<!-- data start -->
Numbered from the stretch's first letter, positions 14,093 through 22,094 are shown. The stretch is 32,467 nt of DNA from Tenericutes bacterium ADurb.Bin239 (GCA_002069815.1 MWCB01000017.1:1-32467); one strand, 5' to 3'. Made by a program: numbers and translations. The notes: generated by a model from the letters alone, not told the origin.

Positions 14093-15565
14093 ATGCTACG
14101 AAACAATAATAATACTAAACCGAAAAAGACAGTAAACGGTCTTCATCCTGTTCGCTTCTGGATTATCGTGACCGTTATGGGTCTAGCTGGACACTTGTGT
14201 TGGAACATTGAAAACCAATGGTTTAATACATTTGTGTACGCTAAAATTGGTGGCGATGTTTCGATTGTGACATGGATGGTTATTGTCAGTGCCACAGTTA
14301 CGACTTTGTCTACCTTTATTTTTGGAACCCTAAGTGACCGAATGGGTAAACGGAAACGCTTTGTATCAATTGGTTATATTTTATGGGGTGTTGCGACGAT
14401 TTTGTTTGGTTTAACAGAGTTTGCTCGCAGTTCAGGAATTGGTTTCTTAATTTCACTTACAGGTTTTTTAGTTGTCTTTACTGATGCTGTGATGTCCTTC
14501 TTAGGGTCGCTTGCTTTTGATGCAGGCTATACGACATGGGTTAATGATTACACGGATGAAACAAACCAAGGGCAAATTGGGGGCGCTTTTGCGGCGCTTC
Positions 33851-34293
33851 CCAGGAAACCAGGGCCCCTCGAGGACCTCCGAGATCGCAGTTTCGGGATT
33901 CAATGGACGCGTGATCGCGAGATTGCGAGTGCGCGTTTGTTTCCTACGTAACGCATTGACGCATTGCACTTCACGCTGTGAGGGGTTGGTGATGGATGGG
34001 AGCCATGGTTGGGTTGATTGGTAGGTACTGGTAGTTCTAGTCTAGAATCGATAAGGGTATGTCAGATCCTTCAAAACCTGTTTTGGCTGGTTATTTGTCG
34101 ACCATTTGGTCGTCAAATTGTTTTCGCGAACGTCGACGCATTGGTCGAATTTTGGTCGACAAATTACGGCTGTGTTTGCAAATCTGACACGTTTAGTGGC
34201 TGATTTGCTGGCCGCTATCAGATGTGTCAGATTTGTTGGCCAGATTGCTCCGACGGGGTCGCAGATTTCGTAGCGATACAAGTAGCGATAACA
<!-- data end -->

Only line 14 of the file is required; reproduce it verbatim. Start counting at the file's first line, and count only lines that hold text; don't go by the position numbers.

34201 TGATTTGCTGGCCGCTATCAGATGTGTCAGATTTGTTGGCCAGATTGCTCCGACGGGGTCGCAGATTTCGTAGCGATACAAGTAGCGATAACA